There’s a lot of talk about bokeh and blurry backgrounds, especially in portrait photography.
There also seems to be a lot of confusion between what is background blur and what is a bokeh. Many photographers mistakenly think that background blur (or foreground blur) is bokeh.
They are two different things!
What’s the difference between background blur and bokeh?
Blurring the background is a great way to make your subject stand out, which is why it’s so popular with portrait photographers.
Plus bokeh adds a magical touch to a photo that you don’t see naturally, so it’s no wonder that it’s a popular photographic effect.
Part of the fun of photography is portraying the world differently from the way we normally see it with our eyes.
Understanding the difference between background blur and bokeh, puts you in creative control of your photography. If you know what something is, you can master it, so let’s look at both.
What is background blur?
This is obvious – the clue is in the name. Background blur is the out of focus area in a photo behind your subject caused by using a shallow depth of field.
This photo has background blur, but no bokeh.
It doesn’t just need to be the background that you blur either. Blurring the foreground works the same way.
How can you get a blurry background or foreground?
There are three main methods for achieving a shallow depth of field and therefore a blurry background, or foreground:
- Focal length
Depth of field is also affected by camera sensor size. Full frame sensors are better for achieving shallow depth of field than crop sensor cameras. That absolutely does not mean that you can’t blur your backgrounds with a crop sensor camera, it’s just easier on a full frame camera.
Read more about how to get a blurry background: Using depth of field for gorgeous photography composition
The above image has background blur and foreground blur, but no bokeh.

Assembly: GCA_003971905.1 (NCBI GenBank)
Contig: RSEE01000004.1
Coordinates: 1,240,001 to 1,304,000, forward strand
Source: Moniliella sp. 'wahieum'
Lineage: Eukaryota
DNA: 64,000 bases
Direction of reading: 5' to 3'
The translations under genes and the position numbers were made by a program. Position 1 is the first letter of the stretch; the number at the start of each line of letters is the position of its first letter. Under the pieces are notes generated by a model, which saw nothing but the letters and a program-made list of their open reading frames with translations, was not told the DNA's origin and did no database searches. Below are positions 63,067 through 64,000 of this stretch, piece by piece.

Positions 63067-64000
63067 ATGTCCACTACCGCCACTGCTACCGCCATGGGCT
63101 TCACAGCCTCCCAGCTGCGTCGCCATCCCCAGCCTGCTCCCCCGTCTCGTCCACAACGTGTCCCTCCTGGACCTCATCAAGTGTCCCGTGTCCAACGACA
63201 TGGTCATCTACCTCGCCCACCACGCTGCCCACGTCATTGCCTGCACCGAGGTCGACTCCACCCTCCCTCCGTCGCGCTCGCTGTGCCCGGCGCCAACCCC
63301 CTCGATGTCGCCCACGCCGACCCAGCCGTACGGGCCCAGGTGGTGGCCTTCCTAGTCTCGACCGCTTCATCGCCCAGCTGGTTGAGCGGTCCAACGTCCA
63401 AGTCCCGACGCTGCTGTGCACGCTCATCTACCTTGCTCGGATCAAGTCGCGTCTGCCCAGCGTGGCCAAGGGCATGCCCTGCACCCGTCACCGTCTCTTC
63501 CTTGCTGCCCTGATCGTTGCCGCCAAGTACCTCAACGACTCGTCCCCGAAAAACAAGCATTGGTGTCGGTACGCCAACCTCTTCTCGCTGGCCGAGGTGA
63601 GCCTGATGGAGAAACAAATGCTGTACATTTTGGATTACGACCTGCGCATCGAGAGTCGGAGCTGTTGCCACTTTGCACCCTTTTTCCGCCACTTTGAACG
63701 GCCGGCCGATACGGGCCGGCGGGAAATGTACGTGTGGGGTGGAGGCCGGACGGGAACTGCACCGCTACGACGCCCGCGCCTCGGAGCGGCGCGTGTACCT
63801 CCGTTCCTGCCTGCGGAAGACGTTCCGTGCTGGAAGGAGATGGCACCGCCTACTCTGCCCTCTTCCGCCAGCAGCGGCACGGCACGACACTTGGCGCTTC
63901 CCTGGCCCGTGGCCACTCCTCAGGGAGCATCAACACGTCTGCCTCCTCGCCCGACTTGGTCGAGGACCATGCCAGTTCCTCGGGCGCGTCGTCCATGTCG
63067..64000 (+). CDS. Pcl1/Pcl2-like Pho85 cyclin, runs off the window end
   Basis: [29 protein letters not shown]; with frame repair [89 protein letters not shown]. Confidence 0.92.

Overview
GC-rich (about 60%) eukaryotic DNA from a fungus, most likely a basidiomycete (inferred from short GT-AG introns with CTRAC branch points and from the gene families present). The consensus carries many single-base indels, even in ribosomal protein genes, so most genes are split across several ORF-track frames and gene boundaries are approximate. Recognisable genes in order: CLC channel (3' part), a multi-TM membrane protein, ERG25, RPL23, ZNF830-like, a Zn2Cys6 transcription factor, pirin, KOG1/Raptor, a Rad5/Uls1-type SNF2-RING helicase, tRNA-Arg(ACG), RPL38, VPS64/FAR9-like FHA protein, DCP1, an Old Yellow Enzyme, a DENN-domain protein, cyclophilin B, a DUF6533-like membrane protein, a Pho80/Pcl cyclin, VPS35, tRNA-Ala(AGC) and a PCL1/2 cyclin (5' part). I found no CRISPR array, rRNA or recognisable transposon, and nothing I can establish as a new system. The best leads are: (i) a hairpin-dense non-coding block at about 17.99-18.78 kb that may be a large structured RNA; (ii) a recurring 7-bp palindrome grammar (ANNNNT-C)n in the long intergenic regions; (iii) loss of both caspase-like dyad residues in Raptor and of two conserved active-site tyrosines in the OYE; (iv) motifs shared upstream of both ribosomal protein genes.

What is bokeh in photography?
The first thing I’ll say about bokeh is that there are several ways to pronounce it and nobody seems to agree on the right way. I pronounce it bow (as in bowtie) kuh (sounds like huh, but with a k).
When we talk about bokeh, we’re describing the quality of the out of focus area. Not quality in the sense of good or bad, but in terms of the type of blur, the effect.
Bokeh is the out of focus blur of specular highlights and appears (usually) as circular shapes in an out of focus background or foreground. I think this is where the confusion has come in. Because bokeh is created in the out of focus part of a photo, by the nature of what it is, you don’t get bokeh in the in focus part of a photo.
The image at the start of this article perfectly demonstrates bokeh created by out of focus lights in the background. The bokeh in the below image is formed by wet pebbles on the beach in the out of focus foreground.
There’s bokeh in the out of focus foreground, caused by the out of focus specular highlights of the sun shining on wet pebbles.
Is there good bokeh and bad bokeh?
Many photographers argue that there’s good bokeh and less desirable bokeh, but this is subjective.
The shape of the bokeh is determined by your lens. Generally, because of the higher number of aperture blades that create a more circular shape in the more expensive lenses, they produce what is often considered a better looking bokeh. This type of bokeh is round and fuzzy, with no sharp edges.
Lenses with fewer aperture blades often create hexagonal shaped bokeh, which many feel is not ideal. But remember this is just opinion. If you like hexagonal, then there’s nothing wrong with it.
So what’s happening is that the shape of the lens aperture is reflected in the shape of the bokeh.
How do you create bokeh?
Any small object that reflects or radiates light can produce the bokeh effect in an out of focus background or foreground.
I’ve written a tutorial on how to create bokeh, which includes how to make a DIY bokeh filter for interesting shapes.
If you enjoy a technical read, I highly recommend this article on the B&H website.
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